South Dakota voters approved Medicaid expansion in Tuesday’s election, leaving just 11 states that have not expanded their Medicaid programs to include middle-class able-bodied childless adults making almost $40,000 a year. I hope the remaining states hold the line because they will be in a world of hurt if they don’t.
The first problem is voters demanding free stuff with nary a thought of how to pay for it. Missouri voters previously demanded Medicaid expansion, but the state couldn’t figure out a sustainable way to pay for it. Expansion would cost the state hundreds of millions of dollars a year, but nobody knew what the funding mechanism would be. The same thing happened in Idaho and Oklahoma – Medicaid expansion occurred without a stable permanent funding source. Since Medicaid is now such a huge part of state budgets, every expansion state faces fights in the legislature about raising taxes or pulling money from other priorities like education to fund more government-sponsored healthcare.
That’s just for openers. Expansion states face a raft of other problems. Enrollment always exceeds expectations and many states have hit the wall in terms of being able to afford their programs. I haven’t seen any more reports of this lately, but extra federal COVID money has postponed the day of financial reckoning. I would argue the reason we still have a federal COVID emergency, though the medical facts no longer justify it, is to keep the states – especially expansion states – from going bust over their Medicaid expenses. A world of hurt is coming because the fiction of a COVID emergency can’t be maintained forever.
Other problems with Medicaid expansion include:
- middle class dependency on government – a tragedy, not a triumph as the Left would have you believe, and completely unsustainable
- billions of dollars spent on people who aren’t eligible
- new inequities like traditional enrollees – low-income children, pregnant women, and the disabled – getting sent to the back of the line as childless able-bodied adults enter the system
- substandard care – women already on Medicaid account for the majority of pregnancy-related deaths
- longer wait times for ambulances and medical services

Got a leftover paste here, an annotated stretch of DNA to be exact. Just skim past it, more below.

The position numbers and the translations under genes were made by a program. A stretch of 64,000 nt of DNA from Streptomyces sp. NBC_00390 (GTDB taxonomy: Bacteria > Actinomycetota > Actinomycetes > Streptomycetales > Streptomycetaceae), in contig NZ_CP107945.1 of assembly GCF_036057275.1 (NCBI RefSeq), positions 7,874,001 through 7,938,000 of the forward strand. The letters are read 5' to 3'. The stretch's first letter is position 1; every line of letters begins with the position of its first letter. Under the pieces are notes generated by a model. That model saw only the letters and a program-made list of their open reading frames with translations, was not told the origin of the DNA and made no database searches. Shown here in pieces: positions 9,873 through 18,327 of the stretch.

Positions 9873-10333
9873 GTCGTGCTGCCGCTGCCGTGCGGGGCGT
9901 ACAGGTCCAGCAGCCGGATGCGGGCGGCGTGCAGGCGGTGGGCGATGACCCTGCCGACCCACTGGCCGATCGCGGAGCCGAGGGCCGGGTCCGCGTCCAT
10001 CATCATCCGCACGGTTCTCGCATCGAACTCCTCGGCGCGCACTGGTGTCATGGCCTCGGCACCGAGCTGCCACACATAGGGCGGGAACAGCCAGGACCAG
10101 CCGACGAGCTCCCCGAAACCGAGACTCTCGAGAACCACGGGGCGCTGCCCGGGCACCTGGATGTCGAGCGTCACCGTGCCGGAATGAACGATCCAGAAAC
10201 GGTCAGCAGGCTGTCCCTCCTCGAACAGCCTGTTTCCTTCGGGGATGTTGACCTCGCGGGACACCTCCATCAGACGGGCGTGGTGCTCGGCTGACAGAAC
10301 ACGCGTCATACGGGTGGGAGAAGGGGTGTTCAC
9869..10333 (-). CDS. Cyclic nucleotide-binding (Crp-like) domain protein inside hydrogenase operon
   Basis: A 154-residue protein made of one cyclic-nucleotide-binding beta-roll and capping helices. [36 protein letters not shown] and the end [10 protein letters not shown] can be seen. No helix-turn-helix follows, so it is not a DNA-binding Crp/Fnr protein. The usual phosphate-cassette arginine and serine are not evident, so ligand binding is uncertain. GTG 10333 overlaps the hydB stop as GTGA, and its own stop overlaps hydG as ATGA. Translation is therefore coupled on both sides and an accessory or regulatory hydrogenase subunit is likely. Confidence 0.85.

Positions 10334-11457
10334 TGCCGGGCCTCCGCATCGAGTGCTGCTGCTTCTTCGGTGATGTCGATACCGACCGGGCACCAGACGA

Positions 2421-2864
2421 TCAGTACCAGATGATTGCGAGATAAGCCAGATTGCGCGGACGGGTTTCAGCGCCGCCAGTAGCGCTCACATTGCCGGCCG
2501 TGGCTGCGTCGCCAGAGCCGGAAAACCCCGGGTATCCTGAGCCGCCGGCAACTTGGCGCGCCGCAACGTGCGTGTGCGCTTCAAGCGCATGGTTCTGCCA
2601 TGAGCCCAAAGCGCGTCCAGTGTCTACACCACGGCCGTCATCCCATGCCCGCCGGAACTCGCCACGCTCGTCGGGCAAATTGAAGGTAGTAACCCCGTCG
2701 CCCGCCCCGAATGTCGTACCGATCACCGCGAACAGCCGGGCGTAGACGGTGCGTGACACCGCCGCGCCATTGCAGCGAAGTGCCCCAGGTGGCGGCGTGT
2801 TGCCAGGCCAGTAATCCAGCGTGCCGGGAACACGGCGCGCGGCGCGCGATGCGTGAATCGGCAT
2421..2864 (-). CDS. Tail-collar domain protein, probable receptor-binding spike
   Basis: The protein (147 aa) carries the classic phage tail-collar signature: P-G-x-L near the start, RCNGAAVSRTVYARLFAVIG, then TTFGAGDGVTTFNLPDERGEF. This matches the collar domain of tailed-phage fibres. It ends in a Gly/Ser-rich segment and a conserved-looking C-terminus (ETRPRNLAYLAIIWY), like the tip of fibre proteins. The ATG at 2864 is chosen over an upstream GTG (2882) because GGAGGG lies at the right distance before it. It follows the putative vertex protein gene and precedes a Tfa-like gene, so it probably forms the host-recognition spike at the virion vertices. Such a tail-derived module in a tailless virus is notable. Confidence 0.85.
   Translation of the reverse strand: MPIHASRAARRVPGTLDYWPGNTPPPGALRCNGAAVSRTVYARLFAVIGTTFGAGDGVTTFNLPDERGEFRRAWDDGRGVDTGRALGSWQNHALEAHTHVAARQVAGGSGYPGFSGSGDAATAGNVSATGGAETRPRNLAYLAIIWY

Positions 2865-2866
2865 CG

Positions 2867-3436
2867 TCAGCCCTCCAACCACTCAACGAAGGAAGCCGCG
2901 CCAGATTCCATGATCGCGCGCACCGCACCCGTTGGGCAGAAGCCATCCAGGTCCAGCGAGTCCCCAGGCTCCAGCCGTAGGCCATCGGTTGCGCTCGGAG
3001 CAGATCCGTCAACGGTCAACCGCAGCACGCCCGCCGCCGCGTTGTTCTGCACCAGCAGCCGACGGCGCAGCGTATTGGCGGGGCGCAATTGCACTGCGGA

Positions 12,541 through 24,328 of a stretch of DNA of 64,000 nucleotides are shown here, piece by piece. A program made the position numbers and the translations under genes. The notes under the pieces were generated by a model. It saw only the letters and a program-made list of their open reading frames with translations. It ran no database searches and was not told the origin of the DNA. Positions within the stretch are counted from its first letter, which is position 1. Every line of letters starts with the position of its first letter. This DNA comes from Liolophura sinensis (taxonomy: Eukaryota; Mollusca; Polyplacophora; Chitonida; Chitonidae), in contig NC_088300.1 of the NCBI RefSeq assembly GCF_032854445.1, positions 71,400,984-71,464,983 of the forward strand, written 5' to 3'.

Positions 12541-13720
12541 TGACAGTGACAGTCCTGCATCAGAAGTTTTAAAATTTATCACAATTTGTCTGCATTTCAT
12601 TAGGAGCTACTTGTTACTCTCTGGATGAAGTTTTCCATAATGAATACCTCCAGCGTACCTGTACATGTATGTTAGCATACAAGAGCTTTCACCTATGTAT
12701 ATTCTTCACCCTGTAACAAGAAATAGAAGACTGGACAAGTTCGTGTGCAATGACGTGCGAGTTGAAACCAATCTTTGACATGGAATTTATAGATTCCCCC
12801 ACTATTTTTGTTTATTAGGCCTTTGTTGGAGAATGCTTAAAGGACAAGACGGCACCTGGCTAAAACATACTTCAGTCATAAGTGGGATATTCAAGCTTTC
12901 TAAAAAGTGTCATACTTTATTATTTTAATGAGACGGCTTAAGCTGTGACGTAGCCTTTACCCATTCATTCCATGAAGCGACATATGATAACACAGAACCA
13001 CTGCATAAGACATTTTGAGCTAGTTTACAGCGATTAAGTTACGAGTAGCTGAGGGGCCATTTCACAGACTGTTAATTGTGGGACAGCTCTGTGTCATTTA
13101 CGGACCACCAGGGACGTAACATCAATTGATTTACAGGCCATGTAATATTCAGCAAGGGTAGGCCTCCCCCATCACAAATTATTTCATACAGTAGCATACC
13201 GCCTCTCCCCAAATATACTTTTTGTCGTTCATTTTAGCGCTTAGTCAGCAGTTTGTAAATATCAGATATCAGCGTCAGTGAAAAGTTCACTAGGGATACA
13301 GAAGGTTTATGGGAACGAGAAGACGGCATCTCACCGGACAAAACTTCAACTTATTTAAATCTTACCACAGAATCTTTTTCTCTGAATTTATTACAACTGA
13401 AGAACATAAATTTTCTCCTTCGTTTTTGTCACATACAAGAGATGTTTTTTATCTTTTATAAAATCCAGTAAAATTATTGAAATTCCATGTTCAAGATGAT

- worse health outcomes than private insurance as more doctors refuse to take Medicaid patients because of the low pay and paperwork burdens
- more drug overdoses and lower life expectancy in expansion states
- lower labor force participation, and
- special interests like large hospitals and managed care companies benefitting more than enrollees
Speaking of special interests, they are busy agitating for Government Healthcare 2.0. It’s not enough that one in four Americans is now on Medicaid, we have to expand the range of services and the amount of government money spent on them for them to become healthy, or so the pretext goes. The theory is called Social Determinants of Health (SDOH). I call it naked redistribution, with calls growing for, and localities dabbling in, providing Medicaid recipients with free housing, transportation, food aid, education, job programs, guaranteed income, and other social services galore. The theory has been around for a while but it is gaining traction, inducing mission creep in the Medicaid program. Proponents claim the theory saves money, but their analysis fails to account for the magnet effect of free stuff from the government drawing ever-larger numbers of people into government dependency. Once again, the Left points to immediate gains and fails to think systemically.
If you think the nation is too far in debt now, and states are biting off more than they can chew with Medicaid expansion, just wait. Insolvency 2.0 is the inevitable outcome of social determinants of health. Insolvency is what you get when no claim on public funds can be resisted and the government tries to put a soft pillow under absolutely everybody for absolutely everything. Ultimately, it won’t work.
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